Chinese Housing Recovery Spreads in April

New home prices increased 0.6 percent nationally, with only two cities reporting falling prices. Existing homes increased 0.5 percent.

Reuters: China's solid home price growth faces bubble, trade war risks
Beijing has repeatedly called on local governments to take more responsibility in keeping the frothy market under control. But pent-up demand for housing, easier credit conditions and some local governments relaxing purchase restrictions may be further fanning price gains in a market where fear of missing out is strong.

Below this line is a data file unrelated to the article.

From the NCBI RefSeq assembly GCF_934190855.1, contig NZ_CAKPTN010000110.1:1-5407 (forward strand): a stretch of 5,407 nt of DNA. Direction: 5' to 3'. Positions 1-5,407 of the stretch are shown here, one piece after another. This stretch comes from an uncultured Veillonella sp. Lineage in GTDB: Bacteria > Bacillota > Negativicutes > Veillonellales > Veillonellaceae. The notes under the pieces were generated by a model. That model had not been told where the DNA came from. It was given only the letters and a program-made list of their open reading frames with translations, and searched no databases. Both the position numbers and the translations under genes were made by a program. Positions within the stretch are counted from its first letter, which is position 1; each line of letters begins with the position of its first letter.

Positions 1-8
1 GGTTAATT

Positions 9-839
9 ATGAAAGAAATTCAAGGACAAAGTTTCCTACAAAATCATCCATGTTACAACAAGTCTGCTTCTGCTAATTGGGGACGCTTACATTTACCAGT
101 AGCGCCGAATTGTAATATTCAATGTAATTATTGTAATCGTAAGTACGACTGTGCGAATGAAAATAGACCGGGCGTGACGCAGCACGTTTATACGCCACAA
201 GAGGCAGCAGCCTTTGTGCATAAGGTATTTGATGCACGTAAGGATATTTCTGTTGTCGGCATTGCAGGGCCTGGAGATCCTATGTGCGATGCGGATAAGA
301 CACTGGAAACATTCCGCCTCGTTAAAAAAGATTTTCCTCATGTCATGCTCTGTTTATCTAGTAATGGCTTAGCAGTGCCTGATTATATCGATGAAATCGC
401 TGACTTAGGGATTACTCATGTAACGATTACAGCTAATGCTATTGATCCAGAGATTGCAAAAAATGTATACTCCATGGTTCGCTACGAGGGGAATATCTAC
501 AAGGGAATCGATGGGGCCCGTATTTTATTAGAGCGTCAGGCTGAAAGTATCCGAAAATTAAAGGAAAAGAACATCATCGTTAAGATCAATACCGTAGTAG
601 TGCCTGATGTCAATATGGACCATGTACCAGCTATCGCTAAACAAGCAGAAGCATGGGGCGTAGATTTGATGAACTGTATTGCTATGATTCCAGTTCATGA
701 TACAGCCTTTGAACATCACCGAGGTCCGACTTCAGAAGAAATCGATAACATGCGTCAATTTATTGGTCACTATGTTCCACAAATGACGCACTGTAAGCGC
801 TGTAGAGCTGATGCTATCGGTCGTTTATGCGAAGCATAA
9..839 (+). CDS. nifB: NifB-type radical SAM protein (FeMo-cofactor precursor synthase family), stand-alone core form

There's no stimulus coming because China has already reignited the housing market. Credit creation was 5 percent of GDP in January and that credit is flowing into real estate. Central government officials have been banging the table about "houses are for living in, not for speculation," and now local governments are ratcheting up buying restrictions. As has always been the case, however, buying restrictions have little impact on the market. Credit growth drives home prices. If China ends up launching another major stimulus amid a domestic slowdown and intensifying trade war, the housing market is primed for lift-off. With USDCNY already near the key 7.00 level, a "hyperinflationary" blow off in nominal home prices could be right around the corner. Houses are already an inflation-protection savings vehicle for average Chinese savers and investors. With strict capital controls, capital flight out of the yuan is most likely to flow into major currencies (USD,EUR), housing, gold, cryptocurrency, and over the longer-term, A-shares.

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